Yes, taking the job. But I also think had I not taken the job [of finance minister] I would have had regrets later at an old age and it would have been too late by then. At the end of my life, I would have thought that I could have done something for my country and I didn’t. At least I won’t have that regret. I tried to do as much as I could in the six or seven months [I was minister]. But when you look at it now, I failed. We started a lot of fundamental reforms that needed time and the results were not yet visible. The customs and also budget reforms were crucial and fundamental. We had a digitalisation project to integrate our fragmented systems. We had a new revenue system to replace SIGTAS [Standard Integrated Government Tax Administration System] and a new AFMIS [Afghanistan Financial Management Information System] ready to go, fully developed by Afghans. My team worked with NSIA [National Statistic and Information Authority] for hours, my team and I did a lot of technical work that had not been done before by my predecessors. We were going to fundamentally overhaul the budget process to address serious rent-seeking opportunities and ensure that the budget worked for the people and not the elite. The new budget process for 2022 was going to introduce unprecedented transparency and accountability. We had recently abolished repetitive processes that caused confusion and provided opportunities for corrupt practices such as the allotment process. We abolished the allotment process and reduced the payment process from 18 steps and many weeks and months to a few days and just four steps.
The Ministry of Finance was starting to set an example for public access and accountability by an open door [policy] and walk-in public meetings for the minister and the leadership group to hear people’s complaints and address them on the spot. I had dedicated Tuesday evenings to do live Facebook sessions and answer questions from citizens. But we have nothing to show for it. It was all undone in a matter of days and weeks. It does not mean there weren’t issues at the ministry; the corruption in revenue collection, the quality and speed of service delivery and the corporate backbone all needed a lot of improvement.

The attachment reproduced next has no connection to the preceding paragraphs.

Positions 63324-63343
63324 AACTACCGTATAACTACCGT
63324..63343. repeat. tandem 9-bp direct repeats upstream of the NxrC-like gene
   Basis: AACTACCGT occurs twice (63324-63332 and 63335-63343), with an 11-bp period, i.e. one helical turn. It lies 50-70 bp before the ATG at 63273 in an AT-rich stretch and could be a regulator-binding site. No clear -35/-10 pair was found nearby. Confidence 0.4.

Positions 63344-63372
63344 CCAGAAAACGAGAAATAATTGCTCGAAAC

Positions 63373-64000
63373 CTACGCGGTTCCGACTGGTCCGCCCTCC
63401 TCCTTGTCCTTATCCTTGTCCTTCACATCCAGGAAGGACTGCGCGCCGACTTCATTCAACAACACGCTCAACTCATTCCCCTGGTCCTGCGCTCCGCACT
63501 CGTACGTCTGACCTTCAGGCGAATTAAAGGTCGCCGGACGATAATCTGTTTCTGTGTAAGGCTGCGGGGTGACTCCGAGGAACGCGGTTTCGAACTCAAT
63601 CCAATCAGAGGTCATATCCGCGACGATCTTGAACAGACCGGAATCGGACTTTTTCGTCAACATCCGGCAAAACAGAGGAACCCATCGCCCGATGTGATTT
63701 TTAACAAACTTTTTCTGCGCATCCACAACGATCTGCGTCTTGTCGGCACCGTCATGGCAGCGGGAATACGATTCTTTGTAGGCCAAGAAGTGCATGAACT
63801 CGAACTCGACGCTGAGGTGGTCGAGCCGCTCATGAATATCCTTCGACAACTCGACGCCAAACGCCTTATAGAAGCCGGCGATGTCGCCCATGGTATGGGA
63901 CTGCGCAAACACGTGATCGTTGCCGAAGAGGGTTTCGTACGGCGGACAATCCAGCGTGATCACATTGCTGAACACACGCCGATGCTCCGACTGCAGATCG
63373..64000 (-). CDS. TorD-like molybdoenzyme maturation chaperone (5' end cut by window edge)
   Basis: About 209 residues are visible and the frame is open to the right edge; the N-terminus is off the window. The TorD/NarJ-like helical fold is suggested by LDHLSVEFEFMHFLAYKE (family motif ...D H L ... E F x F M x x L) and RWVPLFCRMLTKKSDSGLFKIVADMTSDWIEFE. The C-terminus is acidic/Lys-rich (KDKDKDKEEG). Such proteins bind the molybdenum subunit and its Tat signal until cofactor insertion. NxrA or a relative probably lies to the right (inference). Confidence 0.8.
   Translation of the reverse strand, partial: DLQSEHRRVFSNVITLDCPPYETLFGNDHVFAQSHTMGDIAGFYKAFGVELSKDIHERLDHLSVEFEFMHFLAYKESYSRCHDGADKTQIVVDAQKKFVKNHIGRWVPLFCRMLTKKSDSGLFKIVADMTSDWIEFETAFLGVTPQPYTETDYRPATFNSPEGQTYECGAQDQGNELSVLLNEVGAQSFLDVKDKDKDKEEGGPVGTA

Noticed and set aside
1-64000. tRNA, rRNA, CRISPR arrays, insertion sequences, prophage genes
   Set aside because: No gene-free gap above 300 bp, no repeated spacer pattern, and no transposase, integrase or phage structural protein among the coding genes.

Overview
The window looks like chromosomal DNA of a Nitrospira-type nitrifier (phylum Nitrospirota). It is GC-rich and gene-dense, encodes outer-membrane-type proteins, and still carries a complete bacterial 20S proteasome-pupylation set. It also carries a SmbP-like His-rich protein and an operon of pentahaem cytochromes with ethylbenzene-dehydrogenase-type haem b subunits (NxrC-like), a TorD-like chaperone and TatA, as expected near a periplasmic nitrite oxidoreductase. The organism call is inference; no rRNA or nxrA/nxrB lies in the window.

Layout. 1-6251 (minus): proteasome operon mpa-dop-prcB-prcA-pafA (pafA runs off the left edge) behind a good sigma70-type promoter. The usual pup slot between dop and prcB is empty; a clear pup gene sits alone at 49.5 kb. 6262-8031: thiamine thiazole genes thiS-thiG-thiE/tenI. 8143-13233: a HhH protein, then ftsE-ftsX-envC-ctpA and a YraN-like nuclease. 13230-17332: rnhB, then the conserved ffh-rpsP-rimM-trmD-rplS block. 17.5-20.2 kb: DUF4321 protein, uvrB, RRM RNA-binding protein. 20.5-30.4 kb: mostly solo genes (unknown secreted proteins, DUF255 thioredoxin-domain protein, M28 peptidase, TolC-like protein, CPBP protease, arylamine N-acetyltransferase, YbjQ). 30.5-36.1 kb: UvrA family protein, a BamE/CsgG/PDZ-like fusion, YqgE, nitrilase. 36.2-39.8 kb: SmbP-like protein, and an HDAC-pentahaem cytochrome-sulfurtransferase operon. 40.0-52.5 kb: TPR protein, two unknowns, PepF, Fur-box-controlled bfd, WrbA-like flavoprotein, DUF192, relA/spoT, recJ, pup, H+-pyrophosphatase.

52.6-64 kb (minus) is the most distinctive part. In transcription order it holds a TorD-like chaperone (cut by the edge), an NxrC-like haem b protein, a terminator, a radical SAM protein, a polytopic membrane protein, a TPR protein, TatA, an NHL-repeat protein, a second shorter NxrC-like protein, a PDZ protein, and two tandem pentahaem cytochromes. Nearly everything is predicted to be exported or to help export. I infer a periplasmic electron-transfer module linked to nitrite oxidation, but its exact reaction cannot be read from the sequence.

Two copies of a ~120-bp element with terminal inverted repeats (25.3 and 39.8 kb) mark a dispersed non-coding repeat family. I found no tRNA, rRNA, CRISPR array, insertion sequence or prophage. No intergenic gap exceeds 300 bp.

When I see the bigger tragedy, I think the importance of my work and my team’s work pales in comparison – people are losing their lives, people are losing their rights. Millions went from a respectable living standard to into abject poverty overnight.
My heart is shattered for the youth of Afghanistan. These bright young women, who had ambitions and were going to make a difference for the whole country, are now confined to their own houses. In one week, they suddenly went from young hopeful Afghan females to nobodies who cannot go outside without a chaperone. It’s devastating. By choosing to flee, the president might well have secured a particular hatred in history for himself, but we all bear responsibility. Everyone who had a hand in the affairs of the past 20 years bears a responsibility. It’s true, the end was shockingly fast and unpredicted, but it was in the making for 20 years. Every donor agency, every political office, every minister and governor had a role to play. I see myself as part of the problem, part of a corrupt bureaucracy that had 20 years and all the world’s attention to secure a better future for Afghanistan but instead betrayed its people.
This article was last updated on 13 Oct 2021
ministry of finance